It is amazing how many actors actually appear in these things. From David Faustino to Alexandra Paul (who literally looks no different from her “Baywatch” days) the scope was pretty amazing, more so that the actual movie. (At one point it even looked like Melissa Joan Hart was consumed by a flying shark, but her name is not in the credits. So Melissa, was that you?)
Reality “stars” made appearances also. Even Dog the Bounty Hunter, aka Duane “Dog”Chapman and his wife have a small set piece as proprietors of a chainsaw store.
Even Carrot Top made a cameo. (Like Gottlieb he was also on the Jim Gaffigan Show “The Trial” episode.)
As these “movies” continue to punish those bored enough to watch, the search for “stars” to appear must be hitting rock bottom. Performers so far past their “use by” date popped up in number four. Poor old Wayne Newton, a fixture in Las Vegas since time out of mind, looked like a Spitting Image puppet version of himself. (Quite sad really.)
Cheryl Tiegs, a personal favorite from back in the day, proved that despite still looking fabulous should have been left to play a silent role. To be succinct, acting is not the lady’s forte.
Others were as funny as the material allowed them to be. Stacey Dash was suitably “witchy” as was her character’s demise. Gilbert Gottfried was, perhaps, the best cameo as he bellowed out “COW-NADO” and so on. (Although not as funny as his cameo on The Jim Gaffigan Show “The Trial.” His “AFFLECK” was truly hysterical.)
Some cameos made no real sense. For instance, Jedward. Does anyone this side of the pond care or even know who these X-Factor twins are? A minor sensation in 2009 – they came sixth in the competition – is was puzzling to see them included in the movie. The Asylum are either fans or the cameo well has dried up in the US.
One cameo was purely business related. Steve Guttenberg, another personal favorite, stopped by to plug his upcoming SyFy film “2 Lava 2 Lantula! ” Sharknado 4: The 4th Awakens is not the first installment to do this, Sharknado 3: Oh Hell No gave a plug to The Asylum’s “Z Nation.” The beautiful and talented Kellita Smith appeared as her character in Sgt. Warren and zombies were alluded to.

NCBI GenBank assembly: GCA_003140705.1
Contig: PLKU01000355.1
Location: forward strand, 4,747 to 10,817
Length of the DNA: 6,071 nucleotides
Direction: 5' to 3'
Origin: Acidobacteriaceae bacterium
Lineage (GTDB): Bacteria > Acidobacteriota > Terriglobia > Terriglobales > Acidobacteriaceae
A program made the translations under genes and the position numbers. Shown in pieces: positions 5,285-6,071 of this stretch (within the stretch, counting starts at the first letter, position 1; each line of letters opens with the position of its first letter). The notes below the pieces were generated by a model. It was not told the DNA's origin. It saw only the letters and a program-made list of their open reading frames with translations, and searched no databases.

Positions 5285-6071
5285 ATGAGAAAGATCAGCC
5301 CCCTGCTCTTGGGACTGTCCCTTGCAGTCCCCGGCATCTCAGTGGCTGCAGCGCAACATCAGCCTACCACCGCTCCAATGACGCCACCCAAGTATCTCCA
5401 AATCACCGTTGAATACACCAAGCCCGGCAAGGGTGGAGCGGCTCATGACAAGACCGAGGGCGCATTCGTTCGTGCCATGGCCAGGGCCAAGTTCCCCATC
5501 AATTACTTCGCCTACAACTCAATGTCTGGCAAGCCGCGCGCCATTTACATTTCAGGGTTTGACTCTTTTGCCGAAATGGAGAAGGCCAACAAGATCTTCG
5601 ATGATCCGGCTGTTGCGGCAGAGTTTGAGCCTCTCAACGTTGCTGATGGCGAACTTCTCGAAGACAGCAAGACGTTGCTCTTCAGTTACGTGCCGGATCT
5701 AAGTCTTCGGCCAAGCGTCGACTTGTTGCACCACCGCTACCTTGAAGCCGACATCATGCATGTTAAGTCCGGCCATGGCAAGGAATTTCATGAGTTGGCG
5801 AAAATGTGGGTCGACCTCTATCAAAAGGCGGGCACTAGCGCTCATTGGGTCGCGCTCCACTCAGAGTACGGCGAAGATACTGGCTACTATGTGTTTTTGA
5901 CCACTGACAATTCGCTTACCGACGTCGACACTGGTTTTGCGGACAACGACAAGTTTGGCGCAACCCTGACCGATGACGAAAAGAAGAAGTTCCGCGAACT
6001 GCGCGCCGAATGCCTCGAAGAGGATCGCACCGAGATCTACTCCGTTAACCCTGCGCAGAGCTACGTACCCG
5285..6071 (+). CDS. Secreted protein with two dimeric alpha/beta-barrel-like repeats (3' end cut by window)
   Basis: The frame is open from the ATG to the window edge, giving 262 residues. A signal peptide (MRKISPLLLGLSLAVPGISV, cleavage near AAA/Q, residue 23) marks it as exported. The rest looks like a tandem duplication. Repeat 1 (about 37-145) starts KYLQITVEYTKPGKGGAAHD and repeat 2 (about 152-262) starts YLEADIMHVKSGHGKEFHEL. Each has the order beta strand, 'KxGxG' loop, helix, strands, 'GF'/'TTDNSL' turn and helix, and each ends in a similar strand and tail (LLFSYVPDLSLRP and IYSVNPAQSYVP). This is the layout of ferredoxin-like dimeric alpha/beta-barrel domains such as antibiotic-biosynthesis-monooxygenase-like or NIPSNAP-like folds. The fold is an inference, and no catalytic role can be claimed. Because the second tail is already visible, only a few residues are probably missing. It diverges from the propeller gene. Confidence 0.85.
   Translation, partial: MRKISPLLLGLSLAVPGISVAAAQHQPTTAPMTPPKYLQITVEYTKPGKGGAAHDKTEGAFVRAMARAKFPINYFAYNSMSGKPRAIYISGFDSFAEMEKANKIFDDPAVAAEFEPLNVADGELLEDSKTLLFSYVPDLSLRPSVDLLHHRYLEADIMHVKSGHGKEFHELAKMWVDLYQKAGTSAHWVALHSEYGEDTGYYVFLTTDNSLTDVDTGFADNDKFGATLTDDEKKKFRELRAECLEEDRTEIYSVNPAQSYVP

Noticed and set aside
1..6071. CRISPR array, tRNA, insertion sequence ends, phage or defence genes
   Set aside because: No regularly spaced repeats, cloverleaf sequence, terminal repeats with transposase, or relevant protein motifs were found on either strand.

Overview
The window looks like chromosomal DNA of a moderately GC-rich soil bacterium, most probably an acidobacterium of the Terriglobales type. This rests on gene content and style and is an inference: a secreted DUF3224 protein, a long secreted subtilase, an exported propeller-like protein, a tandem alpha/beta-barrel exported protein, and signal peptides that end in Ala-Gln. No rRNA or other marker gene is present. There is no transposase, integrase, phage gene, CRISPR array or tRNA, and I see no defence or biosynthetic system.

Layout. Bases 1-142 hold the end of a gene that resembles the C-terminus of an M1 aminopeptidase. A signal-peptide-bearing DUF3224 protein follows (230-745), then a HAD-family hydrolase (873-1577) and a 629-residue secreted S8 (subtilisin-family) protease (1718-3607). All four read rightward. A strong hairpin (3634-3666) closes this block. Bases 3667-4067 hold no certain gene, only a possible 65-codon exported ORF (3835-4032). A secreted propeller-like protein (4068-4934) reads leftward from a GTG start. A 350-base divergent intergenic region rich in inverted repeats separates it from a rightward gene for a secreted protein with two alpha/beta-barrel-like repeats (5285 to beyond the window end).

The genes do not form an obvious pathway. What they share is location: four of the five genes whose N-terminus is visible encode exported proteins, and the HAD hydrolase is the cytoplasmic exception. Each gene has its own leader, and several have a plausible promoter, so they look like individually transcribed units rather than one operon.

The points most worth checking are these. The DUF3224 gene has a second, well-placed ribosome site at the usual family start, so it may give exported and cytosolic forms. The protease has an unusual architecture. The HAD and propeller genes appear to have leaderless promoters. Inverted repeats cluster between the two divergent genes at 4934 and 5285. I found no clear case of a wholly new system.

Sidenote: It looked like another sort of cameo appears in the movie. At one point, one of the ‘nado’s whirled past the arch in St Louis, Missouri. It smashes the top of the arch and it suddenly looks like the damaged article in another SyFy series Defiance. The show was cancelled. But, is this a hint that it will be returning withJulie Benz and co?
The main plot dealt with Las Vegas, where a real-life party was held to aid animal charities so at least some good came from this movie, and a shark themed hotel casino. A giant sandstorm releases the sharks within and the new threat waltzes across the US.
Tara Reid‘s character did not die, she was resurrected by her father played by Gary Busey. Ian Ziering returned to play Fin Shepard, yet again. (Surely the pay cannot be that good? Ziering must want to do something else by now.)
There really is no discernible plot for this (hopefully) last offering from the Sharknado franchise. It consists of set pieces slapped together at random. It seems that even writer Thunder Levin is tiring of this mess he created.